Functional Manager vs. Project Manager in IT (+ Examples)


This is about the difference between functional managers and project managers in IT.

A functional manager is someone who oversees a particular IT department.

A project manager is responsible for planning and executing IT projects.

Let’s dive right in!

What Is the Difference Between a Functional Manager and a Project Manager in IT?

The IT industry is continually bustling with new projects so technology works as it should.

In 2020, the global IT industry made over $5 trillion, with the United States containing 33% of that. 

By protecting computers from malware or increasing Internet speed, the industry does a lot to help businesses succeed. However, to make sure they run smoothly, the industry relies on both functional and project managers. 

While these positions might seem similar, they have varying roles and responsibilities to ensure success.

Below you’ll discover more about a functional manager vs. a project manager and how they differ in IT. 

What Is a Functional Manager?

A functional manager is a person who oversees a particular IT department.

Unlike a project manager, a functional manager must certify that a project has enough resources. They work alongside the project manager to check that they understand what is necessary for a project. 

They also need to talk with a project manager if revisions are required or if the project is altered to go in a different direction. 

A Typical Day for a Functional Manager

Once a project begins, an IT functional manager will work alongside the project manager to determine the best team members for the job. They will then update the project manager on the current resources available and how much is set aside for it. 

After the project manager discusses the technicalities with their team, they will then report back to the functional manager who will either approve the current work schedule or request that it be changed. 

Once they authorize it, they will monitor the progress and ask the project manager for updates. If technical problems arise, they will provide their expertise. Toward the end of the task, they will review the project and determine if it’s ready for the client. 

What Is a Project Manager?

A project manager is responsible for planning and executing an IT project. While they share many similar responsibilities with a functional manager, they instead supervise a group of people and report to the functional manager about the project’s progress. 

A project manager needs to guarantee that the project runs on time and is finished by the deadline. 

A Typical Day for a Project Manager

When an IT project manager first receives a task, they will review it and then present it to their team. They’ll brainstorm the best ways to approach the job and then assign portions of it to specific team members. 

As the project progresses, the project manager will continue to monitor members and possibly re-assign tasks. Once the job nears its completion, the project manager will review it and determine if it can be delivered to the functional manager or needs changes.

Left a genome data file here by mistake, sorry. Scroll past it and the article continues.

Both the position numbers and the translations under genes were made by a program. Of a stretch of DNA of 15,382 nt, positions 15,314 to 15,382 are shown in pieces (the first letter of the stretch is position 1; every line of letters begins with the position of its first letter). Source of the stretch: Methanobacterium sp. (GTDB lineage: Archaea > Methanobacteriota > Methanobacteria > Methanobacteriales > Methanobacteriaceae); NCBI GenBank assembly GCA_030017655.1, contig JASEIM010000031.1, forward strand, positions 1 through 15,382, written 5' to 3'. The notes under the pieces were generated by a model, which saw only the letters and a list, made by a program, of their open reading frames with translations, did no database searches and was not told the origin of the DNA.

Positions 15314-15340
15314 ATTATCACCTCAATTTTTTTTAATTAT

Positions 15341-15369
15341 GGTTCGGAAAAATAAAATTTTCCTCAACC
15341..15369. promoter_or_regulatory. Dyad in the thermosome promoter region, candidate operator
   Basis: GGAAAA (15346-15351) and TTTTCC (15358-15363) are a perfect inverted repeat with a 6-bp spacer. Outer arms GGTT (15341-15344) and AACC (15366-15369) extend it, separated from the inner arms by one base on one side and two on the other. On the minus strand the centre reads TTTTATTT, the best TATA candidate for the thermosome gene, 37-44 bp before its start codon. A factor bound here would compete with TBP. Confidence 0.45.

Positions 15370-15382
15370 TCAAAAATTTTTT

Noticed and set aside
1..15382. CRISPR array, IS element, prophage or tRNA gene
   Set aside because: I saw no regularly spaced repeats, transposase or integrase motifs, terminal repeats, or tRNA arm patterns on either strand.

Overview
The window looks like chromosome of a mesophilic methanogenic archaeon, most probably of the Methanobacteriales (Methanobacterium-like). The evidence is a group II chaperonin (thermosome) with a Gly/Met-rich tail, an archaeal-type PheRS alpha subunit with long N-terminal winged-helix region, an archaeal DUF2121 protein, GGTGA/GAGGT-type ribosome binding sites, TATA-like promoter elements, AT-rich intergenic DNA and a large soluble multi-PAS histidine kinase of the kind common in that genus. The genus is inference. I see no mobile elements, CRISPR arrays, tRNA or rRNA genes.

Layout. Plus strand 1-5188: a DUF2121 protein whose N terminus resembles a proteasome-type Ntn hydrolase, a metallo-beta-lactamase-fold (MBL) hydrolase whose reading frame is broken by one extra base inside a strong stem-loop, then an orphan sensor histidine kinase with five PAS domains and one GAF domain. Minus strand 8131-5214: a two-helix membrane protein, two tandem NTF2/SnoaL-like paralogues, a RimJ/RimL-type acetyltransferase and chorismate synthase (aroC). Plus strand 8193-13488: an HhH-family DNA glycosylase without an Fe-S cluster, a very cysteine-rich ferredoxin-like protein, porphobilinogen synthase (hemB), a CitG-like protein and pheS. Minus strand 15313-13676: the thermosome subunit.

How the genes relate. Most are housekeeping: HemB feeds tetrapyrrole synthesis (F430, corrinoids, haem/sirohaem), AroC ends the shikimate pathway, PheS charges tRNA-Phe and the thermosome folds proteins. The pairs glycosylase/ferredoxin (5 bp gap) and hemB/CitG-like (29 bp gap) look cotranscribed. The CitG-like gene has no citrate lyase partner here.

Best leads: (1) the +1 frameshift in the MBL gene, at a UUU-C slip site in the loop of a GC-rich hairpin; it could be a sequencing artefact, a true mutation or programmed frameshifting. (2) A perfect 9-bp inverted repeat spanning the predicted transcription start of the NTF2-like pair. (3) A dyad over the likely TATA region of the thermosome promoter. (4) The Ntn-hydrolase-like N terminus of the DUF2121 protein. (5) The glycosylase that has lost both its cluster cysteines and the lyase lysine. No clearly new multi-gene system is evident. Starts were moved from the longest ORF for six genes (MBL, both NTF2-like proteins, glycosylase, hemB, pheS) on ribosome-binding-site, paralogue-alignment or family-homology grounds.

Functional Manager vs. Project Manager—What Is the Difference Between Functional Manager and Project Manager?

Both of these roles might seem similar, but functional managers and project managers have different responsibilities. 

Functional Manager Roles and Responsibilities

Functional managers have numerous roles and responsibilities in the IT industry. So, what are the main tasks of a functional manager?

Below are just a handful of them:

Hire Employees

Functional managers must hire staff for projects. As a functional manager, you will review resumes and interview potential employees by asking various questions, including why they are interested in the position and how they learned about the company. 

Besides this, you’ll also need to ask technical questions to verify that the interviewee has the skills they claim they do. After this, you’ll be able to determine which people are best to hire. 

Ensure There Are Adequate Resources

Another responsibility a functional manager has is to make sure their department has enough resources, such as equipment and capable employees. Otherwise, the project manager might not have the ability to finish the project. 

Follow a Strict Budget

Functional managers must follow a strict budget. In addition to this, they sometimes need to estimate the costs their unit will need for a certain project. By doing so, they will see that their department is functioning cost-effectively. 

Provide Career Goal Help

A project manager will help their team members shine for their specific project. However, a functional manager will work with someone to assist them in their long-term goals. 

By doing so, they can see where an employee believes they will work best and place them in project management teams where they can succeed. 

Monitor and Update the Project Manager

This role is a slight step above a project manager. Because of this, functional managers must be in constant contact with project managers to check they understand the project and that it’s on schedule.